# Are all cardinals of the form $\aleph_0$ or $2^\alpha$?

Assuming the Generalized Continuum Hypothesis (GCH), this is, for any cardinal $$\lambda$$ there is no cardinal $$\kappa$$ such that $$\lambda<\kappa<2^\lambda$$.

Is it true that any cardinal is of the form of $$\aleph_0$$ or $$2^\lambda$$ for some cardinal $$\lambda$$?

This is what I have been able to show:

An equivalent statement of the GCH, is that for any ordinal $$\alpha$$, $$\aleph_{\alpha+1}=2^{\aleph_\alpha}$$.

Another way to state this is that $$\aleph_\alpha=\beth_\alpha$$ for any ordinal $$\alpha$$. Where $$\beth_\alpha$$ the the beth numbers and are defined as $$\beth_0:=\aleph_0$$, $$\beth_{\alpha+1}:=2^{\beth_{\alpha}}$$.

Now, it is stated that by Zermelo’s theorem, every cardinal is an aleph. So by the GCH, every cardinal is a beth number and thus any cardinal is either $$\beth_0=\aleph_0$$ or $$\beth_\alpha$$.

Here we have two options: If $$\alpha$$ is a successor then clearly $$\beth_\alpha=2^{\beth_{\alpha-1}}$$.

But what if $$\alpha$$ is a limit ordinal? Is then $$\beth_\alpha=2^{\lambda}$$ for some cardinal $$\lambda$$. I don't think so. But I don't know how to prove this.

## 3 Answers

Under GCH, $$2^\kappa$$ is never a limit cardinal, since it is always the successor of $$\kappa$$.

The answer is no, regardless of the truth of the generalized continuum hypothesis. Indeed, one can show that $$\aleph_\omega$$, or any other infinite cardinal of countable cofinality, cannot be equal to $$2^\lambda$$ for any $$\lambda$$. This is because König's theorem implies that $$2^\lambda$$ must have cofinality strictly greater than $$\lambda$$, so in particular cannot be countable.

• "Cardinality" should be "cofinality" in two places. – Alex Kruckman Apr 16 at 17:04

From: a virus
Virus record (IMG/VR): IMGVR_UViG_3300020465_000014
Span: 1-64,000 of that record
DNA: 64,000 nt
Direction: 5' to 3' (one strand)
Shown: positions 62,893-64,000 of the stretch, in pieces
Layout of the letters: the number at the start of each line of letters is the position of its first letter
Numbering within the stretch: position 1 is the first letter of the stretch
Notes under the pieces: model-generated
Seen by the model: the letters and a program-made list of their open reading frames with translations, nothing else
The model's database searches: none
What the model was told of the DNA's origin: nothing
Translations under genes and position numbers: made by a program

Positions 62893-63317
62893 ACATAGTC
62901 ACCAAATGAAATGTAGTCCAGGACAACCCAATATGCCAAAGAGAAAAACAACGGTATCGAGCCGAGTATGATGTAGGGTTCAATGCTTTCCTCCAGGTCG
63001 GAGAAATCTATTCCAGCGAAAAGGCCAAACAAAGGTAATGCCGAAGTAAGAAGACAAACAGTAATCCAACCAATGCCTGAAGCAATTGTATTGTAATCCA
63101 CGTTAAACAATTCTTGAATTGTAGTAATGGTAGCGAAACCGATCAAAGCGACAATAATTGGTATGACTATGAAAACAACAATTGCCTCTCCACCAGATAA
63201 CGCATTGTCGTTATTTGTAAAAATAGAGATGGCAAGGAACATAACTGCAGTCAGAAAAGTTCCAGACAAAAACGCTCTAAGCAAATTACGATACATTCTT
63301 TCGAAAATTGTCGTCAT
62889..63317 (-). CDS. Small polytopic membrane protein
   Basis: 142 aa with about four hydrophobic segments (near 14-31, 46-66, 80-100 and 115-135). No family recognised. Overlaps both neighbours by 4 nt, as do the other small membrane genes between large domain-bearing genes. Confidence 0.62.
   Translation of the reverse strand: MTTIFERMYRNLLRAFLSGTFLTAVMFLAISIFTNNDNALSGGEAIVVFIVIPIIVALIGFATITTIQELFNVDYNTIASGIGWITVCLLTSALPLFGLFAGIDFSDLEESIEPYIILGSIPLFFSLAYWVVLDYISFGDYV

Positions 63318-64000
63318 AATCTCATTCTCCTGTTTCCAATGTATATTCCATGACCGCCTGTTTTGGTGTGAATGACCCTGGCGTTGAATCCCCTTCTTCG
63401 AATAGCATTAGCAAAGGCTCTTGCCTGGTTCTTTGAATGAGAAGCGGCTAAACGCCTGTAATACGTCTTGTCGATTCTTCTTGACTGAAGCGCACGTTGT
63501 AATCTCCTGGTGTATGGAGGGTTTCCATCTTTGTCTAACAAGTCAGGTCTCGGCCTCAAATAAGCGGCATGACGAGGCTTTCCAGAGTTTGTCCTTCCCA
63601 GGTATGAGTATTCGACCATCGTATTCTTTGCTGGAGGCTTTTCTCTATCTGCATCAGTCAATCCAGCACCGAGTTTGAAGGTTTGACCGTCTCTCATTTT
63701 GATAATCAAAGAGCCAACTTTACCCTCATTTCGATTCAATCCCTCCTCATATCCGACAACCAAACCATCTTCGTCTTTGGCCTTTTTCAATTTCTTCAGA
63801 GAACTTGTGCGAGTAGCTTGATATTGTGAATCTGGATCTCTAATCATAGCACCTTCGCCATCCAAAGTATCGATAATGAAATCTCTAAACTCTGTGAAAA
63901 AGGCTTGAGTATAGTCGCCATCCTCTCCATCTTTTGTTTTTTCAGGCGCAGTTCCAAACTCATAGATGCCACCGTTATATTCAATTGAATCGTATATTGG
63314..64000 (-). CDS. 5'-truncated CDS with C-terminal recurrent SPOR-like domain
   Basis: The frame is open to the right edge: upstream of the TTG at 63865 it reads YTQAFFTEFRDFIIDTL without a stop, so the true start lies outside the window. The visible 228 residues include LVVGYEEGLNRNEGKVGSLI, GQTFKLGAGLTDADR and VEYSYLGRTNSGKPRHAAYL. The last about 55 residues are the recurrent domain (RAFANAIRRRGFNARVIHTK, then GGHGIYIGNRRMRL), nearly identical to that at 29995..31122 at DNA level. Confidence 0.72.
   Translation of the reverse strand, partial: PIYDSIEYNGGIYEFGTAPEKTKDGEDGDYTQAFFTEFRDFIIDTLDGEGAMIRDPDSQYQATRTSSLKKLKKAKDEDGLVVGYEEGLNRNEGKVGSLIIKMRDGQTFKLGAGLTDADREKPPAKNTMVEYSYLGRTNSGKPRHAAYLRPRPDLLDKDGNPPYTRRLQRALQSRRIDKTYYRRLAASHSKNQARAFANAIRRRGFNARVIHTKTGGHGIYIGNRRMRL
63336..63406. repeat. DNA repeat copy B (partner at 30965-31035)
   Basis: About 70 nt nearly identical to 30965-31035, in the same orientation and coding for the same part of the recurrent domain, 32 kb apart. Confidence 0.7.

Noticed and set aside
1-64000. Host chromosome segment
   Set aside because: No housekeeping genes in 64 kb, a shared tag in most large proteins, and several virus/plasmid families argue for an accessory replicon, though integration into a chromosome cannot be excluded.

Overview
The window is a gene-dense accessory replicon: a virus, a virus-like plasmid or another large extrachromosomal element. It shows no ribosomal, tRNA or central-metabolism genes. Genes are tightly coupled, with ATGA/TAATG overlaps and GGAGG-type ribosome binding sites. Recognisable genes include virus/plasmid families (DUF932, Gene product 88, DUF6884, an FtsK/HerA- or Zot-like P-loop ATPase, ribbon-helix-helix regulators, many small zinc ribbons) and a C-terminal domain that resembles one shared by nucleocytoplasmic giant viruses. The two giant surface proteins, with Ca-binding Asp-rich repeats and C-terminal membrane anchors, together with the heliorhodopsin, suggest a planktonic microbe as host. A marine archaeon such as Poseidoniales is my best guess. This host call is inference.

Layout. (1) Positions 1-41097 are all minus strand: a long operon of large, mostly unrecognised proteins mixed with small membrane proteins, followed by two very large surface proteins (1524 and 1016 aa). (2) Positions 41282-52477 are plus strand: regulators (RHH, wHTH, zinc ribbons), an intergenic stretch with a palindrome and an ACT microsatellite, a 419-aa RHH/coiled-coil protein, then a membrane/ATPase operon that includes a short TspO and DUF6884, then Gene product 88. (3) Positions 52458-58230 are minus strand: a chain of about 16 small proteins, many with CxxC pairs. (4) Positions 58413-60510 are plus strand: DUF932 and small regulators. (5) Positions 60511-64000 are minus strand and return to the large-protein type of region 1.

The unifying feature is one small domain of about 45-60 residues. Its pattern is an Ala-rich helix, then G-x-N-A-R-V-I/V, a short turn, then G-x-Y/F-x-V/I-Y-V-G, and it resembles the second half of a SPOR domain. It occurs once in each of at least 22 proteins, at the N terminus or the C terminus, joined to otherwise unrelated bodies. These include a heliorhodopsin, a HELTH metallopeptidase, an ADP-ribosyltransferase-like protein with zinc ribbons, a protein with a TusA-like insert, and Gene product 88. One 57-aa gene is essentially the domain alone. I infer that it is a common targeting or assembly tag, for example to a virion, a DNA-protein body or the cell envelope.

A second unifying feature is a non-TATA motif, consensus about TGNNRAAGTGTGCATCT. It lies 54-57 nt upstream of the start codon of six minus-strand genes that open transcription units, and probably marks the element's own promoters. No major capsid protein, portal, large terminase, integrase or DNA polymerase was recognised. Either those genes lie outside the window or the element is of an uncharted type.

• @AlexKruckman Fixed, thank you. – Wojowu Apr 16 at 17:05
• A smaller example though is $3$. But yes, infinite cardinals... – Jonathan Apr 16 at 17:12

No, if the GCH holds then no limit cardinal is of the form $$2^\kappa.$$ We know what $$2^\kappa$$ is for every $$\kappa.$$ It is $$\kappa^+,$$ which is a successor cardinal.

Wojowu points out in their answer that cardinals with countable cofinality always have this property, even when we don't assume GCH. Another example is any strong limit cardinal, i.e. a cardinal of the form $$\beth_{\alpha}$$ for a limit ordinal $$\alpha.$$ An infinite cardinal $$\kappa$$ is a strong limit iff for all $$\lambda < \kappa,$$ $$2^\lambda < \kappa.$$ So it can't be of the form $$2^\lambda$$ since $$2^\lambda < \kappa$$ for any $$\lambda < \kappa$$ and $$2^\lambda > \kappa$$ for any $$\lambda\ge \kappa.$$

Notice this is just a ZFC-only version of the result quoted for GCH since under GCH, every limit cardinal is a strong limit. It also shows that there are examples of all cofinalities (since if $$\kappa$$ is some infinite cardinal $$\beth_\kappa$$ is a strong limit cardinal with the same cofinality as $$\kappa$$.)